Mr Bunu said while they welcomed the move for a temporary stoppage, “the wait should not be long as there are potential nations like Eritrea, Nepal, the Philippines and Indonesia, which can fill in the gap left by Kenya’s absence.”

    Source: The Standard
  2. Ab-Titchaz

    Ab-Titchaz Content Manager Staff Member

    Jul 14, 2012
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    Read this depressing article about the situation in Riyadh...
    Scores detained as dream for jobs fail


    Fatuma Masoud, the mother of Khadijah Omar who died in Saudi Arabia where she worked as a househelp. The government has put in place measures to protect Kenyans who seek jobs abroad.
    By DANIEL NYASSY dnyassy@ke.nationmedia.com
    Posted Friday, July 13 2012 at 23:30

    More than 80 Kenyans are stranded and starving in a transitional detention camp in Riyadh, Saudi Arabia, the Nation has learnt.

    The group said to have left the country with hopes of securing employment in the Middle East called on the government to rescue them.

    They are living under deplorable conditions with no food, no proper sleeping place or basic requirements.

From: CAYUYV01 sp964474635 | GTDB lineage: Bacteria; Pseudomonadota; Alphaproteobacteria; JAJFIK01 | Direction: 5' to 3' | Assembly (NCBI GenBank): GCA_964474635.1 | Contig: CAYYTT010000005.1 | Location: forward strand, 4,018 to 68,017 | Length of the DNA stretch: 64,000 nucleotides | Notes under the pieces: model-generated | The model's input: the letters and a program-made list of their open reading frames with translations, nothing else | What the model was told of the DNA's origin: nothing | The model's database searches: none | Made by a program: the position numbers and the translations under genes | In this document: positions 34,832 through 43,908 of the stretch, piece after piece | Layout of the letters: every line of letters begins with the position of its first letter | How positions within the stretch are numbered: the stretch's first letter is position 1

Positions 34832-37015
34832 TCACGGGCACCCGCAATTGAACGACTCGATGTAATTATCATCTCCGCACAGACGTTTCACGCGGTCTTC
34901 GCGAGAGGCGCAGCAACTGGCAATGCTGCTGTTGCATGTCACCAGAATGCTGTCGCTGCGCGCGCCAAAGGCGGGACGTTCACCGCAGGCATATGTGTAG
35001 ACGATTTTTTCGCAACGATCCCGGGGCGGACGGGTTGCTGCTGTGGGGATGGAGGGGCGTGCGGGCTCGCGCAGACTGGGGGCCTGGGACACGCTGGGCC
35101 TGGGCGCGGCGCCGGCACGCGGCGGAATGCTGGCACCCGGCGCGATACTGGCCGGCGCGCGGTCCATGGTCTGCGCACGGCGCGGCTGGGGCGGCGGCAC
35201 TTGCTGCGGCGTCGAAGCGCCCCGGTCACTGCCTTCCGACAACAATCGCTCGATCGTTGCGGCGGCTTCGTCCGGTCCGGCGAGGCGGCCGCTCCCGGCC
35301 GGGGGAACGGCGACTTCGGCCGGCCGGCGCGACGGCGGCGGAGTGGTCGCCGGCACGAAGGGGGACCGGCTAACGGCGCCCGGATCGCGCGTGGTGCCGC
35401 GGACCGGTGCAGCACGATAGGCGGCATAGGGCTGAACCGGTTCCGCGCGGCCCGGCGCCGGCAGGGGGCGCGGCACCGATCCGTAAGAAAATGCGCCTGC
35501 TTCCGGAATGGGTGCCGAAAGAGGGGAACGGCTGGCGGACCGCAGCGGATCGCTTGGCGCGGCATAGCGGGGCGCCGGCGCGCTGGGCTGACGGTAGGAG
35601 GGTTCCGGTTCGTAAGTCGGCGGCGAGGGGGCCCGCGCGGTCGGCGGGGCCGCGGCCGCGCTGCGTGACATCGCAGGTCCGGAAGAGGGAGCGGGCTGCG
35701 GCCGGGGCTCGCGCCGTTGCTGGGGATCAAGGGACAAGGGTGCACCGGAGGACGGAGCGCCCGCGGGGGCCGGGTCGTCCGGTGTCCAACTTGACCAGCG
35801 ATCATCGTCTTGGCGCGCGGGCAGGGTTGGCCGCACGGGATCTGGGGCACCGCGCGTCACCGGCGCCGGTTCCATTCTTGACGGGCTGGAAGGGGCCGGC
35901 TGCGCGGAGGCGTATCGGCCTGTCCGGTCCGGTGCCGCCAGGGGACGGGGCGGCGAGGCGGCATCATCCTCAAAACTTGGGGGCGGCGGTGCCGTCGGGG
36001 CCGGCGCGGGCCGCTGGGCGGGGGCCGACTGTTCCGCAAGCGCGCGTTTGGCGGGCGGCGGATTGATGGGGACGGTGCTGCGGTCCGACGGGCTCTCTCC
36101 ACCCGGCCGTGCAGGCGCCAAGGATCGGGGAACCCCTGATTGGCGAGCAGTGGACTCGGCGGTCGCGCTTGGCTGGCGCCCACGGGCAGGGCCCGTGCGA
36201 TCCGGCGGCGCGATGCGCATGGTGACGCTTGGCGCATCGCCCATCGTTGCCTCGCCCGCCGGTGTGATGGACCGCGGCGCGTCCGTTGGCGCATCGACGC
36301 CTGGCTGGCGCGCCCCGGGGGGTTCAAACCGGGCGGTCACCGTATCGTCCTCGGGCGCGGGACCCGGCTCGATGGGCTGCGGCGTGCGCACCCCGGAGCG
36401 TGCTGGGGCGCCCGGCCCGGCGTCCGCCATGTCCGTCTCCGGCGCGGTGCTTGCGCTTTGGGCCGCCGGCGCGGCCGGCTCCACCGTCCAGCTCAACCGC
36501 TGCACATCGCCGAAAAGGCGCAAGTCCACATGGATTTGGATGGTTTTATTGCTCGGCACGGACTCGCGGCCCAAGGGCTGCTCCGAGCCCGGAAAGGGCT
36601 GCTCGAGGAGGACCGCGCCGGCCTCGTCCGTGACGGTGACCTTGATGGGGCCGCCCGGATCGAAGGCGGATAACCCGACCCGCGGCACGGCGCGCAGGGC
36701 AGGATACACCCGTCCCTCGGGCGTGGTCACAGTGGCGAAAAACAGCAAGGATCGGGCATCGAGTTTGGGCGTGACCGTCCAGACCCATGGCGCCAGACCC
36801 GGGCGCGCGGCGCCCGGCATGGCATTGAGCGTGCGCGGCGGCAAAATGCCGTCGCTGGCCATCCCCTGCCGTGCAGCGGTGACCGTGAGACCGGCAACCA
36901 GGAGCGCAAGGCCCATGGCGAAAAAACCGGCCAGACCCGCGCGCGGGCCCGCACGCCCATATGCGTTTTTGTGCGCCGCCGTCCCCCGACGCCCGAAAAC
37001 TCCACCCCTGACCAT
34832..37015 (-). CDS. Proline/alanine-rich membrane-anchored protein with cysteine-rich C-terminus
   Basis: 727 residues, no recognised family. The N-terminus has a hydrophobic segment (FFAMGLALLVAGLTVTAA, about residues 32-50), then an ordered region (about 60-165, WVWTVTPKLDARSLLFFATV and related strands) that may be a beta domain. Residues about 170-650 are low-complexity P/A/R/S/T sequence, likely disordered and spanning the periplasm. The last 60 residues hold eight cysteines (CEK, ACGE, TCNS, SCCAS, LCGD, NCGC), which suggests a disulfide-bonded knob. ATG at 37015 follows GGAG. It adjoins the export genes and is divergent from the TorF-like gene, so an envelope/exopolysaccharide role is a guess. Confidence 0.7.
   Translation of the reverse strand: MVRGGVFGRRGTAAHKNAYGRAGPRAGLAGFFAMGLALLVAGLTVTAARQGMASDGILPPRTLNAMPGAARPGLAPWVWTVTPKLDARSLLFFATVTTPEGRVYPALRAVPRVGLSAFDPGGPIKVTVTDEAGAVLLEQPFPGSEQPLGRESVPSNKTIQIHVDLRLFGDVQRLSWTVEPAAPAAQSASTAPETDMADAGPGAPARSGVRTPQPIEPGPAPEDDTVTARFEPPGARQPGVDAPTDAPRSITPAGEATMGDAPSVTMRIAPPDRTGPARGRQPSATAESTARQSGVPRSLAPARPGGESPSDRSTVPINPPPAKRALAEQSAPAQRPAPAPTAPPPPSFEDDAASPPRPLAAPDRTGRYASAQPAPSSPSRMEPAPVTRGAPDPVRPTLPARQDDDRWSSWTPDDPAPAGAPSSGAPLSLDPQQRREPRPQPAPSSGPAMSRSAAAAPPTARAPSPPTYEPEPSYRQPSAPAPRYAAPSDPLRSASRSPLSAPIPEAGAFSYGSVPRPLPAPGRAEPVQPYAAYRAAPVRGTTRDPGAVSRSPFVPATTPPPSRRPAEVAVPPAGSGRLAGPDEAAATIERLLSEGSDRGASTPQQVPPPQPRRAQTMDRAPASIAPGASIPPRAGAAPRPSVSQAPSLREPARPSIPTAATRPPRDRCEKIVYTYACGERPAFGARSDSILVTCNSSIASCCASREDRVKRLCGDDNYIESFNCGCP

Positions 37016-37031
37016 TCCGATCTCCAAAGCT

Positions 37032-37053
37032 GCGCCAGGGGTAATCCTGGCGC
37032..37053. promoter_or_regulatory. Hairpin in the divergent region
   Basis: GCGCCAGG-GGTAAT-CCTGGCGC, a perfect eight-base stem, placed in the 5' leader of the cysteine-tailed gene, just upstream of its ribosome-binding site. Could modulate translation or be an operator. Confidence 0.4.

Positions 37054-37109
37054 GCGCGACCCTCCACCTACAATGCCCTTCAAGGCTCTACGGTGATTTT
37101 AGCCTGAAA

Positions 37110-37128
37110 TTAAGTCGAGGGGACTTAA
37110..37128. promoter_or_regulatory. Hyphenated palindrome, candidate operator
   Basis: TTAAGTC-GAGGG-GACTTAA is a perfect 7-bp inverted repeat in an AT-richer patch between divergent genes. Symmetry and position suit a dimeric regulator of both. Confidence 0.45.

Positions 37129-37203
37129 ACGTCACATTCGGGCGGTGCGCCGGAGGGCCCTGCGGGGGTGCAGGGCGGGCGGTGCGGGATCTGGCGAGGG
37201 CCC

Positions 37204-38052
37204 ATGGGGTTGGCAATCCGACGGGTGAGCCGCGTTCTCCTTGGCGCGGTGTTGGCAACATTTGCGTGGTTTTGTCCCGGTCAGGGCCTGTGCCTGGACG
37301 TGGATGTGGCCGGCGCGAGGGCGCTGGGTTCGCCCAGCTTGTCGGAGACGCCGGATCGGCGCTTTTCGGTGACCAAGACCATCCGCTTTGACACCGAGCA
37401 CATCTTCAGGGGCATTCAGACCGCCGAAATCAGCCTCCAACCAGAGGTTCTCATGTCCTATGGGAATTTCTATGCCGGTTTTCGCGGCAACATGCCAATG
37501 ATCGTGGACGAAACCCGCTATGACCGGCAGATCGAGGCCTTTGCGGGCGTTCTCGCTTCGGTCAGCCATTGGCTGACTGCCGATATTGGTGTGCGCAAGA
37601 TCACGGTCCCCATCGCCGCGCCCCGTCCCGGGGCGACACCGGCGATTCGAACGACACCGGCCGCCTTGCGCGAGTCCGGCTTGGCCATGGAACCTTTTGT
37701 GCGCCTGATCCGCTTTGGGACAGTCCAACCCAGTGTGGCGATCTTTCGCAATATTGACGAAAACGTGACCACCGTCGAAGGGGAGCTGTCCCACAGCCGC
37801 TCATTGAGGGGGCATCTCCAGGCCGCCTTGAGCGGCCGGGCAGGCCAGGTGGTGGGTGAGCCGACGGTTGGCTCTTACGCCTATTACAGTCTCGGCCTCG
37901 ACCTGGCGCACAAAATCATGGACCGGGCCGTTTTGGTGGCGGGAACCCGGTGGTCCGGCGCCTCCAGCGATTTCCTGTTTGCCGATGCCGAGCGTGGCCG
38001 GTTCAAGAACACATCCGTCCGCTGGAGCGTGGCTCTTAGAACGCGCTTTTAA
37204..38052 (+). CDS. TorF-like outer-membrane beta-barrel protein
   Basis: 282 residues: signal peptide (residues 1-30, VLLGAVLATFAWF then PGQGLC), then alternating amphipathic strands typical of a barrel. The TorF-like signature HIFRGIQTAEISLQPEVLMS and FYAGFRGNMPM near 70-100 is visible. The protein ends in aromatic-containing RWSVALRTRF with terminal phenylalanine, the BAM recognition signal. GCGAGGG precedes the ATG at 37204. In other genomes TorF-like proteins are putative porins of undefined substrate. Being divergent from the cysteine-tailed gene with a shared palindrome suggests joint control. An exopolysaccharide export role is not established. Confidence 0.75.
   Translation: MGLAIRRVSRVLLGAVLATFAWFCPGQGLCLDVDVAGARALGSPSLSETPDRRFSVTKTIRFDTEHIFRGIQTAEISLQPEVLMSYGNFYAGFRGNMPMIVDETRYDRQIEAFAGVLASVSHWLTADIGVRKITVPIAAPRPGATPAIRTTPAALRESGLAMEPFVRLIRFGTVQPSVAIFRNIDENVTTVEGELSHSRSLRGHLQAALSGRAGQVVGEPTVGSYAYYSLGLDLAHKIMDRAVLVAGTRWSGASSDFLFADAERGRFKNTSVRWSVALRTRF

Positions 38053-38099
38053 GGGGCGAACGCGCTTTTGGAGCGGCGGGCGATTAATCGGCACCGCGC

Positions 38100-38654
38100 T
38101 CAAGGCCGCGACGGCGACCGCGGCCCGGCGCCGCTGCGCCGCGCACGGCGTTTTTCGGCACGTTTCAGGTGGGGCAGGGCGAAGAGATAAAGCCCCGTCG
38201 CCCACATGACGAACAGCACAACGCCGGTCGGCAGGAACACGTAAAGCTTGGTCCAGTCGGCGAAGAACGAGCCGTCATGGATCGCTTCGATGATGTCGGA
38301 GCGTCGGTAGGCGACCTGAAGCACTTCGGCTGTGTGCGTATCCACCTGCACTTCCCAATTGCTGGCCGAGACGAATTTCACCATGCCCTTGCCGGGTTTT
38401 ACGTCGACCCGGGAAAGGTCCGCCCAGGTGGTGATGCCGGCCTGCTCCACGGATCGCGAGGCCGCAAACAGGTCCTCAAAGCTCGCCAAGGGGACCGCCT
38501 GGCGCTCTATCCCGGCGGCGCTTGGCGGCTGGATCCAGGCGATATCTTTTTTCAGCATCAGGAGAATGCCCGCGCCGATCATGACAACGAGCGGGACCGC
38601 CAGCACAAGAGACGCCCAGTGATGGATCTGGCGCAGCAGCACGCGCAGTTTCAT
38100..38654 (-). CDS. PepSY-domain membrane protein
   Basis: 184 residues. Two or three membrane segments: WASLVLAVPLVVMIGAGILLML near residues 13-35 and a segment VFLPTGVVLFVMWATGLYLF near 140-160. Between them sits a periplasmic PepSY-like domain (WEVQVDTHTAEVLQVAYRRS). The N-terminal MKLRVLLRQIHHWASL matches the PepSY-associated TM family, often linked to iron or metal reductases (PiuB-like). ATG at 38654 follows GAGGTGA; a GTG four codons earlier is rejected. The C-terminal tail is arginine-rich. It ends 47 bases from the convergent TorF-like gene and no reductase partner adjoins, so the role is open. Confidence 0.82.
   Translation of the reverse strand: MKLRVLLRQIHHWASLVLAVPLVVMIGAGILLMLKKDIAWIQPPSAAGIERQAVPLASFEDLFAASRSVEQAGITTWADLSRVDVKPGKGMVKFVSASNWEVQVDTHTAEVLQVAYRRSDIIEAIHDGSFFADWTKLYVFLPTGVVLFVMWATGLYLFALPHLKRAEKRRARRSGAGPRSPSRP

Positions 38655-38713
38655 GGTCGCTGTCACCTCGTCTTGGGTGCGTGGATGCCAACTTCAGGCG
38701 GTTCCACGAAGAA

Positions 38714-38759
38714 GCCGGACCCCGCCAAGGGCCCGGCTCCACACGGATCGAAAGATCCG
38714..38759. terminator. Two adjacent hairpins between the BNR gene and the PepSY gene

A text message from one of the stranded Kenyans yesterday said some of them have lived in a camp she identified as Tariili in the suburbs of Riyadh for over a month.

    "Living conditions here are terrible. We want to go home. We are calling on our Government to come to our rescue," she said in the message. She however declined to be named for fear of repercussions.

    She added that she went to Saudi Arabia over a month ago to work as a stewardess but ended up as a domestic servant in the hands of an abusive employer.

    Reasons for detention

    Head of Middle East Department on refugees at the Ministry of Foreign Affairs in Nairobi Nyambura Kamau could not be reached for a comment as she had left the office.

    However, other officers at the ministry who declined to be named as they are not allowed to speak to the press confirmed the issue and gave details surrounding the detentions.

    "There are many cases of Kenyans being held in detention camps there for various reasons. They are actually divided into various levels," said one officer.

    Some of the Kenyans being held were arrested in the streets or in spots engaging in prostitution, others had run away from their employers while others did not have valid documents, said another officer.